Derfner's selective memory
- In commenting on Israel's heroic response to the tragic Haitian
earthquake, Larry Derfner wonders, "When will this big-hearted nation
stop being heartless to the people in Gaza?" ("The pride and the
shame," January 21) Unfortunately, he fails to mention that thousands
of trucks carrying humanitarian aid have flowed from Israel into Gaza
during and after Operation Cast Lead. He also forgets the many Gazans
who continue to receive medical treatment in Israel. And what other
country in the world would have stopped fighting for three hours each
day in order to allow humanitarian supplies into Gaza during a war?
(Hamas regularly transferred weapons and personnel during those three
hours, secure in the knowledge that the IDF would not fire at them.)
It is unfair to assume that Gazans are simply innocent
victims of a political battle between Israel and Hamas. The
Gazans gave overwhelming electoral support to an organization openly
dedicated to Israel's violent destruction.
In the end, Derfner refuses to see the fundamental
difference between the two situations. While the Haitians' horrible
suffering is the result of a natural disaster, the Palestinians have it
in their own power to improve their circumstances. They need only
recognize Israel's right to exist as a Jewish state and stop the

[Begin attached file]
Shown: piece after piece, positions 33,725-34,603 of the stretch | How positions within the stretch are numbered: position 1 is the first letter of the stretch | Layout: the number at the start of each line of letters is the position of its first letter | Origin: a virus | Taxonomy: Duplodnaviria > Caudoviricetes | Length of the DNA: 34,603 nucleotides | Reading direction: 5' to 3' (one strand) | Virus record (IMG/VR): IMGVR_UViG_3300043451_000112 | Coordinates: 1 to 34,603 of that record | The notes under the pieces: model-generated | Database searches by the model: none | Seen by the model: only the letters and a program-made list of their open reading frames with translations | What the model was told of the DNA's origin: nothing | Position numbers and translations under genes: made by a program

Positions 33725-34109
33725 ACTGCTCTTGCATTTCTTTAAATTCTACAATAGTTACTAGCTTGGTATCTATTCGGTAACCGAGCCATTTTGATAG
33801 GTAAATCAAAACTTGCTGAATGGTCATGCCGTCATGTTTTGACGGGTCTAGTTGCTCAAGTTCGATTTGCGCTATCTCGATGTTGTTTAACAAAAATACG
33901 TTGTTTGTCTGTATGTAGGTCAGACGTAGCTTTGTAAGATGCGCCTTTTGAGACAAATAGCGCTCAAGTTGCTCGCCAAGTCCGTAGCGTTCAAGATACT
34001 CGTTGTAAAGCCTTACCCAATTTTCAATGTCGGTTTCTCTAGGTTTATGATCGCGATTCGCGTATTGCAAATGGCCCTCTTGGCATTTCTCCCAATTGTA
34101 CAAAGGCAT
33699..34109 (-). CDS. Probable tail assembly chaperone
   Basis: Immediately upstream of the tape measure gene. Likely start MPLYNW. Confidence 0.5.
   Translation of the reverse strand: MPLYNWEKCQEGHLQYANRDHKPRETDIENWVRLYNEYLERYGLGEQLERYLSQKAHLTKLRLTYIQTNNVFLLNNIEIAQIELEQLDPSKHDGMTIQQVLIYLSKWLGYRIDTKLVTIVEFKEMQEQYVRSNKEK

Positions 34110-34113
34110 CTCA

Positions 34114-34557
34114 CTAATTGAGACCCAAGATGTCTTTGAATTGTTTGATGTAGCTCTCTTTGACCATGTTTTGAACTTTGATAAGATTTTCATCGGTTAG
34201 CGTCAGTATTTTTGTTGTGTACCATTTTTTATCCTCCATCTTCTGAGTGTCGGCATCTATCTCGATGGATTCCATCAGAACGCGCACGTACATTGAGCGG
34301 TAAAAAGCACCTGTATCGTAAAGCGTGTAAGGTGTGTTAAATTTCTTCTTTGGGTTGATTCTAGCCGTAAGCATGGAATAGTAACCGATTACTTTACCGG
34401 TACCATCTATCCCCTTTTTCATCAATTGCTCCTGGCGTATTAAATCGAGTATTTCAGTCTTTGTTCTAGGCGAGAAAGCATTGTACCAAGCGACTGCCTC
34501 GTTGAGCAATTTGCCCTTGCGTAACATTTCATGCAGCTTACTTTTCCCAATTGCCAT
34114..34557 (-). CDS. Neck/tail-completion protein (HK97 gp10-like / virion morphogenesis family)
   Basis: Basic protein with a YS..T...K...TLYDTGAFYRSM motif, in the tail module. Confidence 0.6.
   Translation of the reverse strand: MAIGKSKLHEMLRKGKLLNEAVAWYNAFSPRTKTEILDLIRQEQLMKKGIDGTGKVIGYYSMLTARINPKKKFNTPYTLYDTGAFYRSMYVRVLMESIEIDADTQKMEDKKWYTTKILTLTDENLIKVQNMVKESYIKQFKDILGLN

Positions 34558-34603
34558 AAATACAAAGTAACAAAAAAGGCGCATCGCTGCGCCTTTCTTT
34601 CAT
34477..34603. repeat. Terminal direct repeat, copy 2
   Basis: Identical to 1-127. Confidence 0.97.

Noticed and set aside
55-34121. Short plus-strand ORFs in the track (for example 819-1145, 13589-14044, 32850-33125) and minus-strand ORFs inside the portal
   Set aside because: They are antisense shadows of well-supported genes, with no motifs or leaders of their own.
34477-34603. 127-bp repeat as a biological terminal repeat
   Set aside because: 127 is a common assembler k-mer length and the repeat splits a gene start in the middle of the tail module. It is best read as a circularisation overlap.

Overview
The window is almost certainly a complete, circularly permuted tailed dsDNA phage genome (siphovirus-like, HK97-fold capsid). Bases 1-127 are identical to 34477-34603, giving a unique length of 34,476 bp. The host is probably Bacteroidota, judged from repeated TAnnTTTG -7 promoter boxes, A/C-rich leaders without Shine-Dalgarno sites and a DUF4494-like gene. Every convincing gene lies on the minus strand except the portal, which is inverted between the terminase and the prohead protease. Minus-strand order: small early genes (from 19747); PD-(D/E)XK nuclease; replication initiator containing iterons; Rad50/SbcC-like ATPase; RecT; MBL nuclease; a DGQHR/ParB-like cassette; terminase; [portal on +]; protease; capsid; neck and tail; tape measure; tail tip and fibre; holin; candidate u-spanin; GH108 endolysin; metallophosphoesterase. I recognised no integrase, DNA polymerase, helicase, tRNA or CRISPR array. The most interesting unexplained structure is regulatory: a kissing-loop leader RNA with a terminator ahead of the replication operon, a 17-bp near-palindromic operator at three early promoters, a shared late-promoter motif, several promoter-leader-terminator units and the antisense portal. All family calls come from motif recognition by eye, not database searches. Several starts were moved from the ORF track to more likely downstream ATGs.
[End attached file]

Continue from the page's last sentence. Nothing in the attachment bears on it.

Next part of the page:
EFRAIM A. COHEN
Sir, - The IDF teams in Haiti are winning kudos around the world
for their modest dedication and bravery in the midst of chaos and
suffering. Now a request has been extended to Israel to send a
contingent of Israeli policemen to join "peacekeeping efforts" in Haiti
("UN, US ask Israel to send police to Haiti," January 21). And our
Public Security Minister Yitzhak Aharonovitch is planning to comply.
We wonder what is behind this plan and what the intentions are. Surely the thousands of
soldiers from America and other countries can cope with the
possible outbreak of violence while masses are clambering for food and
water. To us, it seems like a trap by those who want the image of the
brutal IDF, the cruel Israeli, to be in the forefront; to change the
positive response and respect the Israelis are earning over there.
The cameras will be ready to catch even one act of violence by
one of our policemen, even if he is unarmed. That will make the
headlines and feed the tabloids and once again we will be on the
defensive. The IDF's reputation will be diminished, its achievements
looked upon with suspicion.
Why, we ask, have we lost all sense of proportion and
foresight. Can we not let good alone? There are enough countries able
and equipped to lend a strong hand.
RUTH AND GIDEON STERN
...or a show of
Sir, - The headline in the Jerusalem Post ("UN, US ask Israel to
send police to Haiti") on January 21 made me aware of what Israel means
to the world. It was a headline that made me read the story twice. The
United States and the United Nations have asked Israel to send a
contingent of police to Haiti. What a remarkable story.
Little Israel, the country that the UN loves to criticize and
denigrate and pass countless resolutions against, has finally been
Israel has send more aid proportionately to Haiti than any
other country, including the mighty United States. Little Israel has
shown itself to be an enormous country of compassion and efficiency. It
supplied much needed direct relief and was able to rescue so many
people. Its worth is beyond rubies as the Bible states.
Israel is truly a light unto the nations and may it continue to be so.